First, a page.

Description of government structure: •Chief of State: President Cristina FERNANDEZ DE KIRCHNER * •Head of Government: President Cristina FERNANDEZ DE KIRCHNER •Assembly: Argentina has a bicameral National Congress (Congreso de la nación) consisting of the Senate (Senado) with 72 seats and the Chamber of Deputies (Cámara de Diputados) with 257 seats. * The electoral system is two-round. To avoid a runoff, the winner must win 45 percent of valid votes. Alternatively, she must win 40 percent of valid votes and at least 10 points more than the next-placed candidate. Description of electoral... Read more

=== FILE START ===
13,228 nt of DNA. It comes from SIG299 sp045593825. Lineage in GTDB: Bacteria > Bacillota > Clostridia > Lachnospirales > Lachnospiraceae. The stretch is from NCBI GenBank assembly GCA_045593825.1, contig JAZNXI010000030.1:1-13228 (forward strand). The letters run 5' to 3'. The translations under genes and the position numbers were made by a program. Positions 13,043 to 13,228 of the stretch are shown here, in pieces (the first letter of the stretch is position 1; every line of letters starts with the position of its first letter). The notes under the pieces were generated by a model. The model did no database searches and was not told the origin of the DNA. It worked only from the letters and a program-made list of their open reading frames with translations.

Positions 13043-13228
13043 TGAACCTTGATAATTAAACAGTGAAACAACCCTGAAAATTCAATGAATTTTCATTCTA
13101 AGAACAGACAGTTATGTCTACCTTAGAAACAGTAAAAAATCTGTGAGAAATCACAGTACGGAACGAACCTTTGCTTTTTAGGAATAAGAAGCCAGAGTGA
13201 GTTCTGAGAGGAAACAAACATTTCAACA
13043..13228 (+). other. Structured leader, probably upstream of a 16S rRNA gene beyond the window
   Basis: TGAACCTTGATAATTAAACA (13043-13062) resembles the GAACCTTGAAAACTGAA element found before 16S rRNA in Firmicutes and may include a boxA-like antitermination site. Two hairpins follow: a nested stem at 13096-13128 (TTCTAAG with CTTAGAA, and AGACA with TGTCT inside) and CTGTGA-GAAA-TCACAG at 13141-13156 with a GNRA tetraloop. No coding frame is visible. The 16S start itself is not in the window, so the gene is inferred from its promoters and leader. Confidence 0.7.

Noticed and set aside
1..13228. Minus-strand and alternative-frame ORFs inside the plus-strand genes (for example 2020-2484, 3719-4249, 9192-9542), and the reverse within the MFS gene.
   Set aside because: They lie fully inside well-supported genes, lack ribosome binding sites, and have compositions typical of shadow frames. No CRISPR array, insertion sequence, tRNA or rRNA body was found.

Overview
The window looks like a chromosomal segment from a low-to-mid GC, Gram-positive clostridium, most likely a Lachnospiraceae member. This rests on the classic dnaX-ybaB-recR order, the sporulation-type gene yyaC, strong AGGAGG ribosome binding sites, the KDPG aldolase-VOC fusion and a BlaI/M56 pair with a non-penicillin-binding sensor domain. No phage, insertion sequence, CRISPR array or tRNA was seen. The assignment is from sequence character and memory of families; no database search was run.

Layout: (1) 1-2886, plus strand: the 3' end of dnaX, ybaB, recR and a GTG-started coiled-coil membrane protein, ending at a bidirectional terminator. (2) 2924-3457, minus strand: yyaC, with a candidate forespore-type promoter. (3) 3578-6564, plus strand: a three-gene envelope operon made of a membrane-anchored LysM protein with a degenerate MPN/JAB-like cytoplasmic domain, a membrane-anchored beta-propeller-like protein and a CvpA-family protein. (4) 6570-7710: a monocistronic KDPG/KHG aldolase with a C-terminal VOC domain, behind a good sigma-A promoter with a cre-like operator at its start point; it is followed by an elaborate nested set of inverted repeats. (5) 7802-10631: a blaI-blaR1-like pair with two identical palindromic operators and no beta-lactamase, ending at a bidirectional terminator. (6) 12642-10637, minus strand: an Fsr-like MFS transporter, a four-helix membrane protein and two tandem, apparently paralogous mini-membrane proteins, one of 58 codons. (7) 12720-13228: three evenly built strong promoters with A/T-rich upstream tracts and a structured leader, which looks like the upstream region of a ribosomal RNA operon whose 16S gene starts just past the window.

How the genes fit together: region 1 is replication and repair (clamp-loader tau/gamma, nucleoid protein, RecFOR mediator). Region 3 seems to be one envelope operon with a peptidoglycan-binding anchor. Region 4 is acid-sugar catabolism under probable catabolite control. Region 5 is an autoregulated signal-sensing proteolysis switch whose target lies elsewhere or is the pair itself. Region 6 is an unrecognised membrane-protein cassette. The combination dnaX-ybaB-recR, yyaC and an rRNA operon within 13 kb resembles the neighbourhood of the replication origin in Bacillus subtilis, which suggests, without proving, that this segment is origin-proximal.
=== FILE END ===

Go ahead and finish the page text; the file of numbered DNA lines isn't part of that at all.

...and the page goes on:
Hundreds of people are streaming off buses and into a dingy sports hall on the edge of town to cheer the woman everyone expects to be Argentina’s next president.
To read the full article, please visit the Financial Times' Website. Read more
At first glance, Argentina looks almost like a matriarchy. Not only is Cristina Fernández the first woman to be elected as its president, but her nearest challenger in October's election was another woman, Elisa Carrió.
To read the full article, please visit the Economist's Website. Read more
Latin America is known for having its share of macho strongmen leaders, but Argentina appeared set to elect its first woman president on Sunday and residents of its cosmopolitan capital seemed ready for change.
To read the full article, please visit the Reuter's Website. Read more